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Runner Has One More Goal : Mountain View's Tracey Williams Has Honors Galore but State CIF Title Has Eluded Her; This Could Be Her Winning Weekend

June 04, 1987|MITCH POLIN | Times Staff Writer

At age 15, Tracey Williams has an impressive list of accomplishments as a distance runner.

The 5-9 junior from Mountain View High in El Monte has won CIF Southern Section divisional and Masters Meet championships in the 1,600- and 3,200-meter runs, not to mention her two Southern Section divisional titles in cross country.

But there is one major prep championship that has eluded her: a CIF state title.

Not that she hasn't come close; at last year's state meet she finished second in the 3,200 meters.

Williams will have another opportunity when she competes in the 1,600 and 3,200 meters at the CIF state meet Friday and Saturday at Hughes Stadium in Sacramento.

"This year it feels like I'm peaking at the right time," she said. "Some years I don't. But this year my times have been going down."

Williams has seen improvement in both events the last two weeks in the CIF divisional and Masters meets. She improved from 4:56.8 to 4:53.01 to qualify second in the 1,600 and from 10:33.01 (3-A Division record) to 10:32.20 to qualify first in the 3,200.

That should place her in strong contention in both events, although winning both figures to be difficult.

"If you look at the record book you'll see that not many runners try to double in those events, but Tracey wants to try," said James Wigton, girls track coach at Mountain View.

Wigton says Williams has her best chance of winning the 3,200. But after watching her run the last three years, Wigton is not about to sell her short.

"She is still improving at a time when a lot of girls tend to tail off," he said. "In girls track, a lot of runners are already developed by the time they are freshmen and sophomores and then slow down by their junior or senior year. That has not happened to Tracey."

With her slender build, Williams doesn't look strong. But she has long legs and a quick start.

"She's able to go out quick . . . and most people can't do that," Wigton said. "She usually sets a fast, hard pace that's difficult for people to keep up with.

"She doesn't have as good a kick as some of the better runners, but because of her long legs the difference is minimized over a longer distance."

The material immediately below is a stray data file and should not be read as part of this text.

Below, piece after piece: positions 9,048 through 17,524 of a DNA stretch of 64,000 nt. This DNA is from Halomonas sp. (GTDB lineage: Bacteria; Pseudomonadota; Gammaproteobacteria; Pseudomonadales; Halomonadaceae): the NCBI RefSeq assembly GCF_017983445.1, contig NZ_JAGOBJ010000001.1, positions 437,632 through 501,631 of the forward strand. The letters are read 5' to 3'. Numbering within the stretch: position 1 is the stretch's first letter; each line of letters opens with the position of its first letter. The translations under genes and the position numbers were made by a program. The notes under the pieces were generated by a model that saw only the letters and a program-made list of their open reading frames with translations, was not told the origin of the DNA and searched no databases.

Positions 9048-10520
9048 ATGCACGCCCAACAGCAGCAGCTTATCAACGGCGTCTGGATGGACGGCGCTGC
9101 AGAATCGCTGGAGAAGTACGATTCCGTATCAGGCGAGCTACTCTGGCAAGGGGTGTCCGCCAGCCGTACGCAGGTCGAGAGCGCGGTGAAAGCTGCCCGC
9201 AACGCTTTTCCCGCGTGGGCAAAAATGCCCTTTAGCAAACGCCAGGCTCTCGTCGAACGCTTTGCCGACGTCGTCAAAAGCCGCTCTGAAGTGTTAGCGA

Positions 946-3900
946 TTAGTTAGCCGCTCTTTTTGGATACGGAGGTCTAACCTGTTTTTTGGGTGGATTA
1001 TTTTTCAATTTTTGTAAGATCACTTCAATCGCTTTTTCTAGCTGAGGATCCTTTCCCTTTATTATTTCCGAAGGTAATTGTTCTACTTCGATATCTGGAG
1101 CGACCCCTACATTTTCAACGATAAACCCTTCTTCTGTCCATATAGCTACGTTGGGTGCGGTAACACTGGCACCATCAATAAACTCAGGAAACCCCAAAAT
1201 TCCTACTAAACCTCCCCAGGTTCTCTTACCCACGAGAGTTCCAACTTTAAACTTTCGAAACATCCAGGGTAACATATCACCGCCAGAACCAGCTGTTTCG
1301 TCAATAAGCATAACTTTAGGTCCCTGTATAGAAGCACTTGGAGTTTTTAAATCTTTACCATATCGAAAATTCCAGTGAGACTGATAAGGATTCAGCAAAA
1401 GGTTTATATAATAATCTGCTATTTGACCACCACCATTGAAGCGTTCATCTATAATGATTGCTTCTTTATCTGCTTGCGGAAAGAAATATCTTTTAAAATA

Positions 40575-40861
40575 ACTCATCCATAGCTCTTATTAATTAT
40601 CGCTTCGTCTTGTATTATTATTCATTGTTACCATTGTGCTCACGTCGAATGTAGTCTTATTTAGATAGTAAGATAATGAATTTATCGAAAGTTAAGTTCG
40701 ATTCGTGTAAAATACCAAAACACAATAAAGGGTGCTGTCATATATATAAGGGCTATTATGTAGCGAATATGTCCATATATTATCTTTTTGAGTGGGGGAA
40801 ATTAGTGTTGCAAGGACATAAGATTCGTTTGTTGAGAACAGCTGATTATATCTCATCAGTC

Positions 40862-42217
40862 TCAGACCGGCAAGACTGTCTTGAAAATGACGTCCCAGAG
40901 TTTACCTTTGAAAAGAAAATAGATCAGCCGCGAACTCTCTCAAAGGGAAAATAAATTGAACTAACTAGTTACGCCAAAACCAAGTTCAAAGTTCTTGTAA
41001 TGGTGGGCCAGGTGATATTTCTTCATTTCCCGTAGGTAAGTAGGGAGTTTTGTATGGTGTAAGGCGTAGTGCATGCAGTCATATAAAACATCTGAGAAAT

Williams said she has been advised by coaches that she should pace herself more but prefers her running style. "I like to go out front and stay there. A lot of people say I should slow down and run with everybody else, but I like the way I run."

She has run that way for as long as she can remember.

"I started running with my father (Jim) about eight or nine years ago . . . because he was jogging and wanted company."

Williams caught on quickly and racked up a trail of successes in age-group events by the time she enrolled at Mountain View at age 13.

It did not take long for her to succeed in high school.

As a freshman, Williams won the CIF 2-A Division title in cross country and came back in track to win the 3-A title in the 3,200 meters and place sixth in the Masters meet. In her sophomore year, Williams won the 2-A cross-country title again and the 3-A track title in the 3,200 before finishing second at the state meet.

But Williams ran into problems shortly after the start of her junior cross-country season last September when she suffered a hip pointer that forced her to miss most of the year.

"It just came on gradually and when it got really bad I had to take a few months off. It really hurt me during the cross-country season. Early in the season I didn't run at all, but I came back to run in the CIF meet. I was just hoping to do well."

Even with a sore hip, Williams managed to finish third in the 2-A finals last November. She was in better condition a few weeks later when she qualified for the Kinney National Cross Country finals in San Diego and finished ninth. As a freshman she had finished 24th.

Williams said her improvement in the cross-country nationals parallels her overall progress as a distance runner.

"When I get to college I think I'll improve a lot more because of the coaches."

She has also grown three inches since she started at Mountain View. But Williams said her improvement is due more to work habits than physical attributes.

"I don't think height has anything to do with it. I think it depends on how seriously I take my running."

There is no disputing that Williams is a hard worker.

In a typical week she runs about 35 miles. That's up from the 21 she used to run. Williams usually trains for about an hour before school and two hours after school.

Then she goes to the Industry Hills Swim Club in Industry and trains with the team for another two hours. Williams, who specializes in freestyle distance races, has been swimming since age 6.

She enjoys swimming but not as much as running. "I probably like running better because I compete a lot more and get to go to a lot more places."

The running and swimming have made for a hectic schedule but have not stopped her from doing well in class.

Williams, who skipped the second grade because she was ahead of her classmates in math and reading, has a 4.0 grade-point average this year after posting a 3.8 average last year. She is also involved in student government, having been elected senior class president for next semester.

As a student and athlete Williams has accomplished just about every imaginable goal--except a state track title, which may not be far away.

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